What we learned from the Ducks' 4-0 win in Vancouver

What we learned from the Ducks' 4-0 win in Vancouver
Center Ryan Kesler, right, embraces goalie Frederik Anderson after his third career shutout, a 4-0 Ducks win over the Canucks in Vancouver. (Darryl Dyck / Associated Press)

With just six goals allowed in the last five games, the Ducks are suddenly in defensive mode.

In winning their sixth consecutive game Tuesday, 4-0 in Vancouver, Anaheim let just 17 shots reach goalie Frederik Andersen.


Andersen stopped each of them to tie Montreal's Bill Durnan (1944) for the winningest start by a goalie in NHL history (47 wins in 63 decisions).

Defenseman Clayton Stoner launched his body forward to make a shutout-clinching diving takeaway of a puck in front of Andersen and Anaheim blocked 14 shots while performing precisely on the back end.

Takeaway No. 1: This was something to aspire to repeat.

The victory wasn't against a team staggering through a back-to-back or a long road trip.

The Canucks were opening the second half from a lengthy break and sought to begin a six-game homestand impressively.

They took shots at the Ducks, at Ryan Getzlaf, Corey Perry, even Andersen, but nothing stuck, and Kyle Palmieri's goal on a delayed penalty after Jannik Hansen decked Andersen from behind epitomized the visitors' sturdy showing.

"When they hit [defenseman Hampus] Lindholm -- it didn't matter who it was – Corey Perry was coming to help," Ducks Coach Bruce Boudreau said. "The person who gets hit appreciates it and the rest of the bench stands up, they appreciate it too.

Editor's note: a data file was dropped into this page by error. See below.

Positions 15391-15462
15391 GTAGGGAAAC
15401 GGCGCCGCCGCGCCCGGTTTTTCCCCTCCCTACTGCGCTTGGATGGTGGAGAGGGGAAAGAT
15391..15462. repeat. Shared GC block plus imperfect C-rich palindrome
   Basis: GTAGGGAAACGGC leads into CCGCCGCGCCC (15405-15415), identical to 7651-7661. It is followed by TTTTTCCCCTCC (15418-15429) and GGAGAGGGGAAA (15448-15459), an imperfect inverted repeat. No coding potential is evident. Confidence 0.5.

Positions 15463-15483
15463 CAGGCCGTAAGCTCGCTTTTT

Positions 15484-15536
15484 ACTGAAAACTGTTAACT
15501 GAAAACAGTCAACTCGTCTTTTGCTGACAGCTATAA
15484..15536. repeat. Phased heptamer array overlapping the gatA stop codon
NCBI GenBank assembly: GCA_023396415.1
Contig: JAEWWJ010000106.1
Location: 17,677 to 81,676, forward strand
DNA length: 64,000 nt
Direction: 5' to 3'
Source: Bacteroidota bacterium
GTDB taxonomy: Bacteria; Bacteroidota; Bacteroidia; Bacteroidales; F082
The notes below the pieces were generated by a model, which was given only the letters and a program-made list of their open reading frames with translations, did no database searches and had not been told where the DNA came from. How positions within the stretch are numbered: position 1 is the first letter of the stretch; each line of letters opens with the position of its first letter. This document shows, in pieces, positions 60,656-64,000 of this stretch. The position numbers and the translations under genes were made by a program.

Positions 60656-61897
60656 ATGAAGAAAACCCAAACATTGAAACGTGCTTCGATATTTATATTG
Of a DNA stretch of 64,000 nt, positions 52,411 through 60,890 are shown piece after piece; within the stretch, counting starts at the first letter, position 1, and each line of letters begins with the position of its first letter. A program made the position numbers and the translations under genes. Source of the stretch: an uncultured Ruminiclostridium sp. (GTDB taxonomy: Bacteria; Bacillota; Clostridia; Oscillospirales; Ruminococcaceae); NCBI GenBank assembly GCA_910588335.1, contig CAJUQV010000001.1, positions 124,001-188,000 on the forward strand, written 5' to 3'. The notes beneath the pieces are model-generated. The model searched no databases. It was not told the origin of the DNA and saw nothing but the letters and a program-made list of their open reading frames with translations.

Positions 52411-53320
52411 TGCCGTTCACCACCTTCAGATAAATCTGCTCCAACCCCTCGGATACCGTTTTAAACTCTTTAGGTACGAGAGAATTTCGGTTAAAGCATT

"Liking each other, they want to take care of each other and help each other."

Takeaway No. 2: Ryan Kesler might be in some trouble for his team-building stand.

The Ducks center was convincing that he was just making a hockey play when he planted an elbow to the chin of Vancouver forward Derek Dorsett.

Kesler said nothing was malicious, and Boudreau added a new dimension to the oft-repeated, never-saw-it refrain when controversy strikes, saying he couldn't watch the replay because the team's "video guy had a baby yesterday."

"Can't comment because I didn't see it."

Takeaway No. 3: Being multiple lines deep has rich benefits.

Kesler said he was impressed that center Rickard Rakell was able to show off his power-shooting ability on a third-period goal that beat Vancouver goalie Ryan Miller and clinched the outcome.


The Kesler line also had goals from Palmieri and Matt Beleskey.

"I'm a firm believer in you can't have three guys and rely on them to win," Boudreau said. "When you have secondary scoring, it makes it very difficult for the other team to put the defense pairing they want out against. All four lines had really good chances to score."

Takeaway No. 4: All in all, the hot streak continues.

Forward Patrick Maroon half-kiddingly said earlier Tuesday that being on the first line with Getzlaf and Perry means all you have to do is "go to the net and get your stick down on the ice."

Well, Maroon did so and still ruined two golden scoring chances by missing shots badly.

Maroon nevertheless has three goals and six points in the last four games after getting a third-period steal and flipping the puck to an empty net for the deciding margin.

Follow Lance Pugmire on Twitter @latimespugmire